Unbox your ATAR and log on to QUT’s Real Decisions on Dec 19

Year 12s will get an early Christmas present on December 19 when they unbox their ATAR and find a clearer picture of what uni courses they can get into in 2021.

For some, it will confirm course choices they’ve already made. For others, it will mean new decisions.

Queensland ATARs (Australian Tertiary Admission Ranks) are released at 9am on December 19, and recipients have until noon on December 21 to change their preferences in time for the December 23 offer round. (The next round of offers will then be on January 14, with a January 7 closing date for change of preferences.)

Just hours after ATARs are released, QUT students will be online to answer Year 12 graduates’ last-minute questions about courses and uni life as part of the university’s Real Decisions online information event on December 19.

Interested people should register for the 12noon ‘Getting into QUT’ webinar and register for the 1pm Q&A with current students before the event to receive the access links.

The sessions are suitable for anyone considering bachelor degree study at QUT next year. The online nature of this year’s event makes it easily accessible for regional and interstate students too.

The Q&A session will feature current QUT students who are already studying business, creative industries, education, health, law, science and engineering.

Cain Varoy is one of the students who will be online ready to help others.

Cain Varoy will be one of the students online to answer questions about uni life.

Cain is three years into a Bachelor of Information Technology/Bachelor of Laws (Honours) and hedged his bets when it came to making his own decision on what course to study.

“Initially I chose a double degree in law and IT because I couldn’t pick between the two,” he said.

“My plan was to drop one after a year once I had figured out which I preferred. However, I now realise I love them both and there are so many ways I can combine my two passions that I never considered before.

“IT is such a versatile degree that is applicable to any industry, but particularly law. There are so many issues with access to justice that I think can be solved by incorporating technology more effectively within the legal industry. Legal tech is also a very large growth area within law at the moment and I am so excited to enter this space. I would recommend a double degree to anyone who is unsure of what they want to do or has multiple passions they want to pursue.”

Cain also knows what it’s like to have to move to go to uni.

He relocated from Townsville to Brisbane to study at QUT and is keen to chat with students from regional Queensland during the Real Decisions Q&A.

“I had never been to Brisbane before I moved here for uni and my first day on campus was my first day of class!” Cain said.

“But Orientation Week made it very easy for me to settle in and make friends and there were so many more people in similar situations to me than I expected.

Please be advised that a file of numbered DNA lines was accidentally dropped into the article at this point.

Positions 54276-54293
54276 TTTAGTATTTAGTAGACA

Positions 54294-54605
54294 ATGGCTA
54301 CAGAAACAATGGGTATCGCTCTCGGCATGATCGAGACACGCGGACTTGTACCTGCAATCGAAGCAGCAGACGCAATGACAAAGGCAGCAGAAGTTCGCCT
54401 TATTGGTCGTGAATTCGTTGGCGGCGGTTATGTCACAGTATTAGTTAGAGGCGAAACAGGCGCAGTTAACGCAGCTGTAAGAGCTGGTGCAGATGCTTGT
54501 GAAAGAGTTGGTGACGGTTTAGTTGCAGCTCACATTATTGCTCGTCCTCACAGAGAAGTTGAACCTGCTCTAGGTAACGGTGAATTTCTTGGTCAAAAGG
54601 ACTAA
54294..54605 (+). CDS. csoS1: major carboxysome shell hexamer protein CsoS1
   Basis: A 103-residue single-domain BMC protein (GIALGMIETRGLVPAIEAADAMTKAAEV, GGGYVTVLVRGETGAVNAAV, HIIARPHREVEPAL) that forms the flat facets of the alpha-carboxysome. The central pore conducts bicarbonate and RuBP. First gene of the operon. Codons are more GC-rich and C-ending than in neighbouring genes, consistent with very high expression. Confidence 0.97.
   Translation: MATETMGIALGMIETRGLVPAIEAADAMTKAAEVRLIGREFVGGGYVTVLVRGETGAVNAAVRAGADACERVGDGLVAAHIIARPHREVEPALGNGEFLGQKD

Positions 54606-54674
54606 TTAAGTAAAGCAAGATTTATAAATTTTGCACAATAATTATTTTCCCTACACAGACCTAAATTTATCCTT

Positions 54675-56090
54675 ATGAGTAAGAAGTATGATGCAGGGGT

“I am so glad I chose to make the move and it was not nearly as hard as I thought it would be.

“Earning money and finding work is definitely what I was most concerned about before moving. However, QUT is very flexible in terms of scheduling classes and I was able to easily find a job and work enough hours per week to support myself while also studying full time.

“My biggest tip for people moving to Brisbane is to research beforehand as there are many kinds of scholarships, bursaries and allowances available to students from regional areas.”

Cain was awarded a Vice-Chancellor’s Scholarship (now called a QUT Excellence Scholarship) after he was accepted into QUT, thanks to his impressive school results at Townsville Grammar and his OP 1.

He said he had particularly enjoyed the practical elements of his double degree during his first three years.

Cain studies at QUT’s Gardens Point campus in the Brisbane CBD.

“I work on practical exercises and projects on a weekly basis as part of my IT degree … Almost every single assignment involves creating something, whether it’s a website, an app or a database,” he said.

“By the time I graduate I will have a giant portfolio of things I have done that I will be able to show to employers.

“And as part of my law degree, we are always encouraged to get as much exposure to the industry as possible. My very first assessment piece was a scavenger hunt down George Street where I had to locate legal landmarks, watch an actual court case and learn about the history of the Brisbane Courts.

“The QUT Law Society (student club) also hosts a lot of networking nights with industry members, as well as events and competitions.

“Last year I was also sponsored to go to a conference in The Hague, Netherlands, about technology and the law. I learned so much about the links between my degrees and how I can combine them in the future. There were so many interesting sessions discussing how technology can be better incorporated into the legal industry including AI, coding for lawyers and blockchain technology.”

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